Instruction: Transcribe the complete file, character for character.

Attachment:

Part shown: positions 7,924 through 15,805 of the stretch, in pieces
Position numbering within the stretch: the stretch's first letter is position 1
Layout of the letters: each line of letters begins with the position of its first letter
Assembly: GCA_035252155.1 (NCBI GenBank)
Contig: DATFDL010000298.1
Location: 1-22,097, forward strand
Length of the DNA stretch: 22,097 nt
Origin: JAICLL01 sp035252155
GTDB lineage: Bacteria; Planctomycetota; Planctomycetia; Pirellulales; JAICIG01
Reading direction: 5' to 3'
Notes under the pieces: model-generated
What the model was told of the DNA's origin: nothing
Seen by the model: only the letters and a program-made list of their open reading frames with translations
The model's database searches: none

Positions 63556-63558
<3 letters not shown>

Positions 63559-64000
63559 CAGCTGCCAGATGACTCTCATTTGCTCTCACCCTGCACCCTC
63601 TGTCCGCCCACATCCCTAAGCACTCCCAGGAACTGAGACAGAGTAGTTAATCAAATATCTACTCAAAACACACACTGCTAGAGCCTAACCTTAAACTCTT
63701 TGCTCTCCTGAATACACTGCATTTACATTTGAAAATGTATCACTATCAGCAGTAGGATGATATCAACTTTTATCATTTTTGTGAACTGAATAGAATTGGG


Part shown: positions 7,924 through 15,805 of the stretch, in pieces
Position numbering within the stretch: the stretch's first letter is position 1
Layout of the letters: each line of letters begins with the position of its first letter
Assembly: GCA_035252155.1 (NCBI GenBank)
Contig: DATFDL010000298.1
Location: 1-22,097, forward strand
Length of the DNA stretch: 22,097 nt
Origin: JAICLL01 sp035252155
GTDB lineage: Bacteria; Planctomycetota; Planctomycetia; Pirellulales; JAICIG01
Reading direction: 5' to 3'
Notes under the pieces: model-generated
What the model was told of the DNA's origin: nothing
Seen by the model: only the letters and a program-made list of their open reading frames with translations
The model's database searches: none

Positions 63556-63558
<3 letters not shown>

Positions 63559-64000
63559 CAGCTGCCAGATGACTCTCATTTGCTCTCACCCTGCACCCTC
63601 TGTCCGCCCACATCCCTAAGCACTCCCAGGAACTGAGACAGAGTAGTTAATCAAATATCTACTCAAAACACACACTGCTAGAGCCTAACCTTAAACTCTT
63701 TGCTCTCCTGAATACACTGCATTTACATTTGAAAATGTATCACTATCAGCAGTAGGATGATATCAACTTTTATCATTTTTGTGAACTGAATAGAATTGGG